Definition of Fibrinogen

1. Noun. A protein present in blood plasma; converts to fibrin when blood clots.

Exact synonyms: Factor I
Generic synonyms: Clotting Factor, Coagulation Factor

Definition of Fibrinogen

1. n. An albuminous substance existing in the blood, and in other animal fluids, which either alone or with fibrinoplastin or paraglobulin forms fibrin, and thus causes coagulation.

Definition of Fibrinogen

1. Noun. A protein that in humans plays a part in the forming of clots. ¹

¹ Source:

Definition of Fibrinogen

1. [n -S]

Medical Definition of Fibrinogen

1. Soluble plasma protein (340 kD, 46 nm long), composed of 6 peptide chains (2 each of A_, B_ and _) and present at about 2-3 mg/ml. (12 Nov 1997)

Fibrinogen Pictures

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Lexicographical Neighbors of Fibrinogen

fibrin-stabilizing factor
fibrin calculus
fibrin degradation products
fibrin destabilase
fibrin fibrinogen degradation products
fibrin foam
fibrin thrombus
fibrin tissue adhesive
fibrinogen (current term)
fibrinogen-fibrin conversion syndrome
fibrinoid necrosis

Literary usage of Fibrinogen

Below you will find example usage of this term as found in modern and/or classical literature:

1. Elements of the Comparative Anatomy of Vertebrates by Gustav Mann, Walther Löb, Henry William Frederic Lorenz, Robert Wiedersheim, William Newton Parker, Thomas Jeffery Parker, Harry Clary Jones, Sunao Tawara, Leverett White Brownell, Max Julius Louis Le Blanc, Willis Rodney Whitney, John Wesley Brown, Wi (1906)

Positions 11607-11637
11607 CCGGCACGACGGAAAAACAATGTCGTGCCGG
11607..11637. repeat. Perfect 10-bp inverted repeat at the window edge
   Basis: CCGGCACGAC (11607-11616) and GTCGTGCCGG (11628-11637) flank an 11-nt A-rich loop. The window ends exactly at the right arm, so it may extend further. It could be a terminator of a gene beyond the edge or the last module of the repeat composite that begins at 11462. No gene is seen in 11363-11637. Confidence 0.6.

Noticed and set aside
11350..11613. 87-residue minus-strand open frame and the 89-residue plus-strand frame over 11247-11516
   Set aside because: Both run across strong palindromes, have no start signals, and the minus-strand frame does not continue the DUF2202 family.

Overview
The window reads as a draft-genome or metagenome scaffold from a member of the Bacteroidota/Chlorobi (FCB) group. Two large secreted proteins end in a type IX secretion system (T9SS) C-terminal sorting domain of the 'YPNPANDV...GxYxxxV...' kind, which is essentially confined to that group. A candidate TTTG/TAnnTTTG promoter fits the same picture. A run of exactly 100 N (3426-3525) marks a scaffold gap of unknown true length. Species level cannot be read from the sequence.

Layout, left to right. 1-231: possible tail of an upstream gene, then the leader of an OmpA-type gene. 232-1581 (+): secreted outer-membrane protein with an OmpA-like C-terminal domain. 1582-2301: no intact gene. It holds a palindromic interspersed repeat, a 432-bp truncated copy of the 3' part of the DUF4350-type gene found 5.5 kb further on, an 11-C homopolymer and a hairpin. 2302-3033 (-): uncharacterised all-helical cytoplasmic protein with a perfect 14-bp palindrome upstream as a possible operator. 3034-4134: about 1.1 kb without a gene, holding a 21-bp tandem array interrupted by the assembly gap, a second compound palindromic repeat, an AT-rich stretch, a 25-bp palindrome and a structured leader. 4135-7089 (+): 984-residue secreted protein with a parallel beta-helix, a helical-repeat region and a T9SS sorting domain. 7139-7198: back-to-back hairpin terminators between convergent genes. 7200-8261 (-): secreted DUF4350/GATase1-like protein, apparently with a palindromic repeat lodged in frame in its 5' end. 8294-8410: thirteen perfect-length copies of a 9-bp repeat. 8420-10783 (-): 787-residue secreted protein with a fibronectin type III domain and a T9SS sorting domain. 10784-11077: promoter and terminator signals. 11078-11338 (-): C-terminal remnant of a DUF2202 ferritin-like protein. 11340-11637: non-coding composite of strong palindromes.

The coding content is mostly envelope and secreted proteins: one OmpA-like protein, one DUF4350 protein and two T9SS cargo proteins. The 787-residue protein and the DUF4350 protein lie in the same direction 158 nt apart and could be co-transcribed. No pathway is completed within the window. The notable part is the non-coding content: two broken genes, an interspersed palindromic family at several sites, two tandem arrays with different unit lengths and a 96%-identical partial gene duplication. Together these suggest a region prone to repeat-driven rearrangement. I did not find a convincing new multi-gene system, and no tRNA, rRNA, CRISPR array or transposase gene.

"As the lower limit for globulins lies between 2'7 and 3'l, Reye obtains fibrinogen by adding to 100 parts of plasma 40 parts of saturated ammonium-sulphate ..."

2. A Text-book of physiology: For Medical Students and Physicians by William Henry Howell (1915)
"It is generally admitted that the essential constituent of the clot-—namely, the fibrin—is formed from the fibrinogen normally present in the plasma, ..."

3. A Text-book of physiology by Michael Foster (1891)
"Si far it seems clear that there does exist a proteid body, fibrinogen, ... fibrinogen and fibrin have about the same elementary composition, ..."

4. A Text Book of Physiology by Michael Foster (1893)
"fibrinogen and fibrin have about the same elementary composition, fibrin containing ... When fibrinogen is converted into fibrin by means of fibrin ferment, ..."

5. The Harvey Lectures by Harvey Society of New York, New York Academy of Medicine (1918)
"a temperature of heat coagulation of 65° to 66° C., and like fibrinogen is salted out of its solution by half saturation with sodium chloride. ..."

6. Physiological chemistry: A Text-book and Manual for Students by Albert Prescott Mathews (1916)
"It was not supposed that the intestine formed the fibrinogen from its own peculiar tissues, except, perhaps, the lymph tissues, but that the fibrinogen came ..."

7. Monographic Medicine by Albion Walter Hewlett, Henry Leopold Elsner (1916)
"fibrinogen The experiments of Doyon, Nolf and their associates indicated that the liver is a normal site of fibrinogen formation. When in animals the liver ..."

8. Chemistry of the Proteids by Gustav Mann (1906)
"Magnesium sulphate and sodium chloride - salt out fibrinogen even before complete ... Hammarsten obtains his pure fibrinogen by the addition of an equal ..."

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